10. The combination according to claim 9 wherein said cylinder has a cross section of sufficient magnetic size to carry the difference in flux supplied by said auxiliary windings when the field windings associated with each armature are excited to different levels of excitation for obtaining a difference in the torque and speed of each armature, and for carrying the quadrature axis flux developed during motor operation.

11. The combination according to claim 9 wherein said immovable member connected to the other end of said support member includes a radially positioned plate attached at one end to said support member and terminating at its other end in a bearing surface, a journal on said shaft of a size sufficient for contact by said bearing for assisting in supporting the weight of said field structure, and means enclosing said bearing surface and journal for confining a lubricant adapted to flow therein.

12. A contra-rotating motor comprising a motor frame enclosing a first shaft supported in bearings on opposite sides of the motor, a first armature mounted on said shaft and including a winding and current collecting means for energizing the Winding from a remote source, a rotatable member supporting a second armature having a winding and including current collecting means associated therewith, said rotatable member and armature being concentrically spaced from said first armature, and support means interconnecting the opposite ends of said rotatable member With said bearings for permitting rotation there in, a device connecting said support means with a shaft located in coaxial relationship with said first shaft and wherein both said shafts are of a size adapted for connection to a load, a field structure positioned in the space between said concentrically mounted armatures, said field structure comprising a multiplicity of field poles and Windings and means interconnected with terminals on the frame for supplying power to said windings, the arrangement being such that when said field pole windings and armature windings are energized, magnetic fields are established for effecting rotation of said armatures in opposite direc tions, means interconnecting said field pole structure with a housing for said bearings 'for maintaining said field structure in a stationary position, each of said bearings comprising a pedestal including said housing having guide bearings therein for respectively supporting each of said coaxial shafts, a thrust bearing in each of said housings, the thrust bearing in one housing being connected to the inner of said shafts While the thrust bearing in the other housing is connected to the outer shaft for absorbing thrust generated by said motor during operation, each of said thrust bearings including a runner connected with each of said shafts and engageable with thrust absorbing elements fixed in a stationary position Within the bearing housing.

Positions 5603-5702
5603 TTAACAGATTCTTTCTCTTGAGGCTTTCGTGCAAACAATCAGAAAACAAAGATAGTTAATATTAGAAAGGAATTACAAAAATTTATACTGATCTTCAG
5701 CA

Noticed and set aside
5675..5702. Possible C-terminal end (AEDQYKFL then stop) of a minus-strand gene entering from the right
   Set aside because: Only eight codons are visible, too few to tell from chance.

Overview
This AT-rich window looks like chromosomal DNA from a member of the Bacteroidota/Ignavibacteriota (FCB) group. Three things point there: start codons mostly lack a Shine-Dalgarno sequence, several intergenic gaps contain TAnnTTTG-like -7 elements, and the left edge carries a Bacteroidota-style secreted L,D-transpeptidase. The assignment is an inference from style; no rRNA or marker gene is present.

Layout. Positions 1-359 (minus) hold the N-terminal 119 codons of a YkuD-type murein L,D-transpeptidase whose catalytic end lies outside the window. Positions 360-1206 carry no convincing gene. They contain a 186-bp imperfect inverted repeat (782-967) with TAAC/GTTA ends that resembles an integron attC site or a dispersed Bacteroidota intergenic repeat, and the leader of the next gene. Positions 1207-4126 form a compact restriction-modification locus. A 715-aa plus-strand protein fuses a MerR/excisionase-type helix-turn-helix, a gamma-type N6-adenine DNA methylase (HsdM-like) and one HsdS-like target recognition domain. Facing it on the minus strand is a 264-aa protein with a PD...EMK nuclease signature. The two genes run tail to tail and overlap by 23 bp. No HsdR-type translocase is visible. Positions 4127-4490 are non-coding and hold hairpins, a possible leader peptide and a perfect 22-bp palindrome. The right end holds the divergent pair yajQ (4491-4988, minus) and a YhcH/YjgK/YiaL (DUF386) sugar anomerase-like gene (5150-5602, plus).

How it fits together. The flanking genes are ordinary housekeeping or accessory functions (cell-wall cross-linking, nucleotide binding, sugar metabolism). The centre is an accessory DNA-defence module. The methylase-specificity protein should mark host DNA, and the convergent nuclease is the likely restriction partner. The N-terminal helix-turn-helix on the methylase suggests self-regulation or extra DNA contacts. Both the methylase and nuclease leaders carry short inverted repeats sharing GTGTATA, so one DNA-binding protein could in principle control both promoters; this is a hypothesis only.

References Cited by the Examiner UNITED STATES PATENTS 1,223,095 4/1917 Neuland 3101l4 1,451,465 4/1923 Neuland 310l26 2,025,269 12/1935 Carbonara 310-114 2,864,016 12/1958 Waltschefi 310126 MILTON O. HIRSHFIELD, Primary Examiner.

I. W. GIBBS, Assistant Examiner.

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Classifications
U.S. Classification310/114, 310/67.00R, 310/126, 310/140
International ClassificationH02K23/60, H02K5/167, H02K16/02, H02K16/00
Cooperative ClassificationH02K5/1672, H02K23/60, H02K16/02, H02K5/167
European ClassificationH02K5/167C, H02K16/02, H02K5/167, H02K23/60